Final Cut include a solid 30-minute featurette entitled "The Making of The Brides of Dracula". It is narrated by Edward de Souza and features interviews with Yvonne Monlaur, Jimmy Sangster, Hugh Harlow, Pauline Harlow, Don Mingaye, Margaret Robinson and Tony Hinds. It's very informative hearing the memories of the writer, crew and cast, as well as Christopher Lee did not reprise the title role. It is transferred in 1080P. There is also an HD The Brides of Dracula Stills Gallery and a theatrical trailer. There is also a DVD of the feature included.
No extras that I have found on the Universal Blu-ray Boxset so far.
The saving grace of the Shout! Factory are the incredible supplements. We get an exceptionally prepared audio commentary with Steve Haberman and Constantine Nasr who show their appreciation for this Hammer gems ('Terence Fisher's masterpiece') and export impressive knowledge of the production. They cite it as the pinnacle of Hammer's crucial golden age and the entire genre. It's wonderful. There are also two 'The Men Who Made Hammer' episodes with Terence Fisher for almost an hour and Jack Asher for 16-minutes. The Eternal and the Damned has David Huckvale discusses Malcolm Williamson's score on The Brides of Dracula for 15-minutes. There is a half-hour Don Fearney and Jim Groom's 2013 documentary "The Making of Brides of Dracula" narrated by Edward De Souza including short interviews with Yvonne Monlaur, Jimmy Sangster, Hugh Harlow, Margaret Robinson and others. It runs over 1/2 hour and is a duplicate of the one found on the UK Final Cut release. I enjoyed 'The Haunted History of Oakley Court' running 1/4 hour. It is described as the 'real Hammer House of horror. It is a high-gothic mansion built on the banks of the Thames in 1859 by Sir Richard Hall-Say and has quite an interesting history. The extras are rounded out with a theatrical trailer, radio spot and stills gallery.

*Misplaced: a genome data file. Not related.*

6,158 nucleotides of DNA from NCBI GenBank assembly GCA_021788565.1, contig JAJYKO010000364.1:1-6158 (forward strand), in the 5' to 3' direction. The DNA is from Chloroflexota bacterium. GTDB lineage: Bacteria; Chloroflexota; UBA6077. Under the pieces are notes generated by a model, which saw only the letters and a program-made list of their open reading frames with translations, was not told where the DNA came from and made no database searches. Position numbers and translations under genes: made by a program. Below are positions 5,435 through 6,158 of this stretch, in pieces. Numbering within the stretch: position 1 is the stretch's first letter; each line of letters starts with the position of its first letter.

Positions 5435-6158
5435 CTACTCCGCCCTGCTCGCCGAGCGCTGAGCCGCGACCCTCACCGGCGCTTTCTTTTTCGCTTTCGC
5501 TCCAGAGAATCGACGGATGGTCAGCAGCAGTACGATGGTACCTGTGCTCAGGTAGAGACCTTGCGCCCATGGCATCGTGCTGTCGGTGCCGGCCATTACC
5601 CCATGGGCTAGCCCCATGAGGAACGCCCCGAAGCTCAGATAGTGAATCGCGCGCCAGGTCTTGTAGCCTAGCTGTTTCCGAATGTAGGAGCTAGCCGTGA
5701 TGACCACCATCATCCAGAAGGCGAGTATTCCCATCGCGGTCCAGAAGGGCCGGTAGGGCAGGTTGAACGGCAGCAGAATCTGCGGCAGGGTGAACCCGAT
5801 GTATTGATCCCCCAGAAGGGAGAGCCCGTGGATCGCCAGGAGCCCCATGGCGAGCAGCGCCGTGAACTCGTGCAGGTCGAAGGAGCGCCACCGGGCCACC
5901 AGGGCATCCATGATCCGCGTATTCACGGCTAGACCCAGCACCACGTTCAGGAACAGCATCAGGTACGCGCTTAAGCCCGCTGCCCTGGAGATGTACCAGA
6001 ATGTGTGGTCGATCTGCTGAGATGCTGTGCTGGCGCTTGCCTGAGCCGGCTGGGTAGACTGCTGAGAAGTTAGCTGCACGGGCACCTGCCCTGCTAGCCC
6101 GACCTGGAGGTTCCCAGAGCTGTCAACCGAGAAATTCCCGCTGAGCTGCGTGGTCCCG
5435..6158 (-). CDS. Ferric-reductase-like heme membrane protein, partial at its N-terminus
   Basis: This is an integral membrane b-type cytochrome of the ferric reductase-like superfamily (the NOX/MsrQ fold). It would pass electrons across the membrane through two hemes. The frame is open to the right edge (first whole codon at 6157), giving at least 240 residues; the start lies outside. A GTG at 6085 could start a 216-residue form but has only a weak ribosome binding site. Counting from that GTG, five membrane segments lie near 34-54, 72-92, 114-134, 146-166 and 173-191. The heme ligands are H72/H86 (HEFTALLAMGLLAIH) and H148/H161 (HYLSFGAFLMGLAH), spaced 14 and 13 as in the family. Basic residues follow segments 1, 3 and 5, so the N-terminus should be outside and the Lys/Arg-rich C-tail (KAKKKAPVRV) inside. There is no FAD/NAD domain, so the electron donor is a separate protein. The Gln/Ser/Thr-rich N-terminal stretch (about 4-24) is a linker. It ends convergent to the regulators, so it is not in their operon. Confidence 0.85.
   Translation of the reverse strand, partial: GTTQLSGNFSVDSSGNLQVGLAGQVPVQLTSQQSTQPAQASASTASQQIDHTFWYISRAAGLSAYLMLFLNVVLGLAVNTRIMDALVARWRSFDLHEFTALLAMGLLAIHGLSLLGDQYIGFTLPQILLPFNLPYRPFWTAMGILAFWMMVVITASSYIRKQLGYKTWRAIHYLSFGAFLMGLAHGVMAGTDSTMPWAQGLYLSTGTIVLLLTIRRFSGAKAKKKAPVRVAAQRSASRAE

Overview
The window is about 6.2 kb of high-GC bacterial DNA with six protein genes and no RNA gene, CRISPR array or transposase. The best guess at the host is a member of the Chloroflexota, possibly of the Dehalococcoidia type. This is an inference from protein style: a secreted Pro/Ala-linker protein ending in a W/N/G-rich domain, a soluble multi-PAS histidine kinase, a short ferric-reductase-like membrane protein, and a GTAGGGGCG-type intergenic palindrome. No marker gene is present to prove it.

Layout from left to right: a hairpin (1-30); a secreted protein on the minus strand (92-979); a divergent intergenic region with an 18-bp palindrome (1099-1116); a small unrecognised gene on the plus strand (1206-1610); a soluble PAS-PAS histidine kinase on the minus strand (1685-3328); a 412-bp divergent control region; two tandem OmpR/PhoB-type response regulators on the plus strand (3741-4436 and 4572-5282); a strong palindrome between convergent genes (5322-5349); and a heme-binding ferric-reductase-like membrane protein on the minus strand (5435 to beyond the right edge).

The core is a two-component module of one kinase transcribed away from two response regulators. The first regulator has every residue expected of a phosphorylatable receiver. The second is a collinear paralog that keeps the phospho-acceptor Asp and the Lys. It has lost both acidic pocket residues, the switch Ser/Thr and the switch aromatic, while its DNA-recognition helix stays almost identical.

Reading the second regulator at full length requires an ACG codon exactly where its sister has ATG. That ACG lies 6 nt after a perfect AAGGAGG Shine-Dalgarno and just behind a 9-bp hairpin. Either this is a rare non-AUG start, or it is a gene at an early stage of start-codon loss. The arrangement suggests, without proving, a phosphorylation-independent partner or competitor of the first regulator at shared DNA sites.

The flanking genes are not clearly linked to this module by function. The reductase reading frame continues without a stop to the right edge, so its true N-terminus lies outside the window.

Final Cut - Region FREE - Blu-ray
Universal - Region FREE - Blu-ray
Shout! Factory- Region 'A'- Blu-ray
The Final Cut's supplements are appreciated and it is region FREE. But, on the other hand, the price of the Universal Box is excellent at about $7.50 per film at the writing of this review. It's hard to say no to thisBlu-ray set as there is still immense value here. Stay tuned for further comparisons...
Well, it's such a shame that Shout! Factory dropped the ball on the video because their extras are easily the best with excellent Haberman/ Nasr commentary, two 'The Men Who Made Hammer' episodes, the Huckvale piece and "The Making of Brides of Dracula", 'The Haunted History of Oakley Court' etc.. The poor video is exemplified by this being many fans favorite Hammer horror... even if it doesn't have Christopher Lee. Shout! should do one ratio and do it right rather than 'scatter their forces' on one disc. Some may appreciate the 1.85:1 and it's lack of grain but we suggest that purchasers consider this solely for the excellent supplements. The bare-bones Universal Blu-ray package is still a great deal...
February 17th, 2014
September 23rd, 2016
November 25th, 2020
About the Reviewer: Hello, fellow Beavers! I have been interested in film since I viewed a Chaplin festival on PBS when I was around 9 years old. I credit DVD with expanding my horizons to fill an almost ravenous desire to seek out new film experiences. I currently own approximately 9500 DVDs and have reviewed over 5000 myself. I appreciate my discussion Listserv for furthering my film education and inspiring me to continue running DVDBeaver. Plus a healthy thanks to those who donate and use our Amazon links.
Although I never wanted to become one of those guys who
focused 'too much' on image and sound quality - I
find HD is swiftly pushing me in that direction.
Oppo Digital BDP-83 Universal Region FREE Blu-ray/SACD
Gary W. Tooze